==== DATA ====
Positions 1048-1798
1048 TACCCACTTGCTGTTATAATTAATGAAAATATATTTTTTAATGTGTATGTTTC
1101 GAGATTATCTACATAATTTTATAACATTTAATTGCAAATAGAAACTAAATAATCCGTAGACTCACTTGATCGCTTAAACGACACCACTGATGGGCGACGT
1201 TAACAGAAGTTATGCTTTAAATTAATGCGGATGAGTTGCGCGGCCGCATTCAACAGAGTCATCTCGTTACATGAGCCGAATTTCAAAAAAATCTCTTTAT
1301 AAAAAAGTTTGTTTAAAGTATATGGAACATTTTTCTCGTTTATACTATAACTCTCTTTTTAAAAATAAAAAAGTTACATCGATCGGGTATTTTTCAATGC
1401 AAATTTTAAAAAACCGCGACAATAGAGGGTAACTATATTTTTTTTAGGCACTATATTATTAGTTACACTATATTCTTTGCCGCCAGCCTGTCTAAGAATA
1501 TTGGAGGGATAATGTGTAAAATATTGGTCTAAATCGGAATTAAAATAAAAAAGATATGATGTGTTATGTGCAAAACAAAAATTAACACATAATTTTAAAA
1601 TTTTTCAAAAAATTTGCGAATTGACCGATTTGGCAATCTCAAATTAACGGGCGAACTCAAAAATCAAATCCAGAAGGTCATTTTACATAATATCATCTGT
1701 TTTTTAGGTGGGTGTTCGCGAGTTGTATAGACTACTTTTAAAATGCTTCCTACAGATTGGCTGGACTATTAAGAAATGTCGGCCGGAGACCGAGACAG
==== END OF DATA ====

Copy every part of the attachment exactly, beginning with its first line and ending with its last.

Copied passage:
Positions 1048-1798
1048 TACCCACTTGCTGTTATAATTAATGAAAATATATTTTTTAATGTGTATGTTTC
1101 GAGATTATCTACATAATTTTATAACATTTAATTGCAAATAGAAACTAAATAATCCGTAGACTCACTTGATCGCTTAAACGACACCACTGATGGGCGACGT
1201 TAACAGAAGTTATGCTTTAAATTAATGCGGATGAGTTGCGCGGCCGCATTCAACAGAGTCATCTCGTTACATGAGCCGAATTTCAAAAAAATCTCTTTAT
1301 AAAAAAGTTTGTTTAAAGTATATGGAACATTTTTCTCGTTTATACTATAACTCTCTTTTTAAAAATAAAAAAGTTACATCGATCGGGTATTTTTCAATGC
1401 AAATTTTAAAAAACCGCGACAATAGAGGGTAACTATATTTTTTTTAGGCACTATATTATTAGTTACACTATATTCTTTGCCGCCAGCCTGTCTAAGAATA
1501 TTGGAGGGATAATGTGTAAAATATTGGTCTAAATCGGAATTAAAATAAAAAAGATATGATGTGTTATGTGCAAAACAAAAATTAACACATAATTTTAAAA
1601 TTTTTCAAAAAATTTGCGAATTGACCGATTTGGCAATCTCAAATTAACGGGCGAACTCAAAAATCAAATCCAGAAGGTCATTTTACATAATATCATCTGT
1701 TTTTTAGGTGGGTGTTCGCGAGTTGTATAGACTACTTTTAAAATGCTTCCTACAGATTGGCTGGACTATTAAGAAATGTCGGCCGGAGACCGAGACAG